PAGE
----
Richard S. David, a former vice president of the NYC Economic Development Corporation, is poised to become the first Guyanese-born in the City Council, when constituents of District 28, Queens, go to the polls in the September primary, and general election in November of this year.
Raised by a single mother, David and two brothers, who, were born in the small village of Mahaciony, on the East Coast of Demerara, in Guyana, is a highly ambitious young man, is adamant that local government has neglected his district for many years, and is ready to delivery real results and change.
David said he was inspired by President Barack Obama’s call to action in 2008, and became a mentor to boys and girls of color in Southeast Queens.
Small in stature, but big and bold in vision, David will no doubt have a powerful voice in City Hall for residents of District, 28, that he said, have been locked out of all decision making.
“We do not have a respected voice fighting to bring more resources into the community,” said David, adding, that citizens’ quality of life for citizens, has decreased.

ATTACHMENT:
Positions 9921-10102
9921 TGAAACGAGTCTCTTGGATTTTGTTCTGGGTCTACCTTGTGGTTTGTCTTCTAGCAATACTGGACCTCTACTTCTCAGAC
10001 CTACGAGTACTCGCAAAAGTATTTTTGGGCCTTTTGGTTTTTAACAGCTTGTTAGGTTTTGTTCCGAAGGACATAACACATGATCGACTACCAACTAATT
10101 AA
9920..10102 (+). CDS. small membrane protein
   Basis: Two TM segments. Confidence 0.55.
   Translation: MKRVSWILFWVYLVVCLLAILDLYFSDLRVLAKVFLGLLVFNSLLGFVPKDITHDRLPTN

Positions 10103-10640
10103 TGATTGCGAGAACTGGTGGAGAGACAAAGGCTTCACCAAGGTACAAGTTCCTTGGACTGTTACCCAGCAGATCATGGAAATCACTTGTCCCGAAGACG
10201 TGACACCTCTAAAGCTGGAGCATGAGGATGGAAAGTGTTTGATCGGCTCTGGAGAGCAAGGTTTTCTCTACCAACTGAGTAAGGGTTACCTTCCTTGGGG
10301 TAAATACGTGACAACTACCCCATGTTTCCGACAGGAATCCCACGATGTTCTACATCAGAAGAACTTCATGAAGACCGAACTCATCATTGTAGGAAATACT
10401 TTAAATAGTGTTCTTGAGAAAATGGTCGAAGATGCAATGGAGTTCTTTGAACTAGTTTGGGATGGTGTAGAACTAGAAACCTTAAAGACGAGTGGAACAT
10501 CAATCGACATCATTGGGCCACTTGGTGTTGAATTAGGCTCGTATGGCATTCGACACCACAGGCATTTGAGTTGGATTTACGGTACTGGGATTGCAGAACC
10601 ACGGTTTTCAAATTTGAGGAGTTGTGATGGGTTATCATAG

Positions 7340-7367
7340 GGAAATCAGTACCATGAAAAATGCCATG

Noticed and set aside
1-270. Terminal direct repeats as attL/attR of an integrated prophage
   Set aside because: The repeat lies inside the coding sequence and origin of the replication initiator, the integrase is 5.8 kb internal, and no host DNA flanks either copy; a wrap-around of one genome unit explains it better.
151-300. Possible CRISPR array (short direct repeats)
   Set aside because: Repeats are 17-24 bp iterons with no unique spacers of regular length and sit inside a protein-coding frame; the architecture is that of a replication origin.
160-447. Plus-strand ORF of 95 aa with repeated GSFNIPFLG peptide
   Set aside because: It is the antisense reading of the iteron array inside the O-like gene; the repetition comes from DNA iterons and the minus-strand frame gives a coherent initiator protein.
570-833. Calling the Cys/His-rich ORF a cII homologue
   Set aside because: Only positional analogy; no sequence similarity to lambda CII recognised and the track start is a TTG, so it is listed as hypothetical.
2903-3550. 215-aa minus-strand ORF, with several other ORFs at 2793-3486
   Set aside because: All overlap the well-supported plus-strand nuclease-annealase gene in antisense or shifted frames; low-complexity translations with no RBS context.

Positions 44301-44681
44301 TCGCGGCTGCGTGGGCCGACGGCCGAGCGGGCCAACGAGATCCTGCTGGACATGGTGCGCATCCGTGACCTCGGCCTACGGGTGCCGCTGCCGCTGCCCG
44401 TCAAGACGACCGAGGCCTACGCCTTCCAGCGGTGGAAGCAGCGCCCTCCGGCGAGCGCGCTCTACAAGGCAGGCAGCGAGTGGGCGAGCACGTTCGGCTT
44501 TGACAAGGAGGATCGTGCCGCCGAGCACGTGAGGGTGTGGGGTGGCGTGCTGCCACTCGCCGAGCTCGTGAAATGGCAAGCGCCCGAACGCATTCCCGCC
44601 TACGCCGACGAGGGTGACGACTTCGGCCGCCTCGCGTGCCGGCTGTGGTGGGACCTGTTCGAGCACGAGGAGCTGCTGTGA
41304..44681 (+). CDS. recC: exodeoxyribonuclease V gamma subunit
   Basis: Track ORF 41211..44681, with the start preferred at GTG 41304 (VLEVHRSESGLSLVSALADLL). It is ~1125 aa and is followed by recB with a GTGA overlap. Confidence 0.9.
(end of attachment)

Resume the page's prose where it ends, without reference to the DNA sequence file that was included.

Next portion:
“We need a fresh start with a council member like me, who can make government work for all of us,” said David, a Hunter College graduate, who organized students on campus, where he was president of the WISE Club.
His journey started at age 13, when he got his first job. He worked at the South Queens, Boys & Girls Club, which today is one of the leading social justice organizations in Council District 28, and New York City.
David’s work ethic and community initiatives have been stellar. And since launching his campaign mid February, David, who obtained his Master’s Degree from New York University, graduating debt-free, because of his determination to succeed on his own, said he will bring bright new ideas to the New York City Council.
“I have worked in government for over 10 years and I have been a leading advocate for the community for even longer,” said the young politician, who is ready to roll up his sleeves to deliver real results. He said he is ready, now more that ever. “This is the kind of change we need.”
According to David, he has maintained robust ties in the community, even while working and going to school, by engaging religious, civic and business associates. He was the youngest member of Community Board 9 for nine years where he remains active.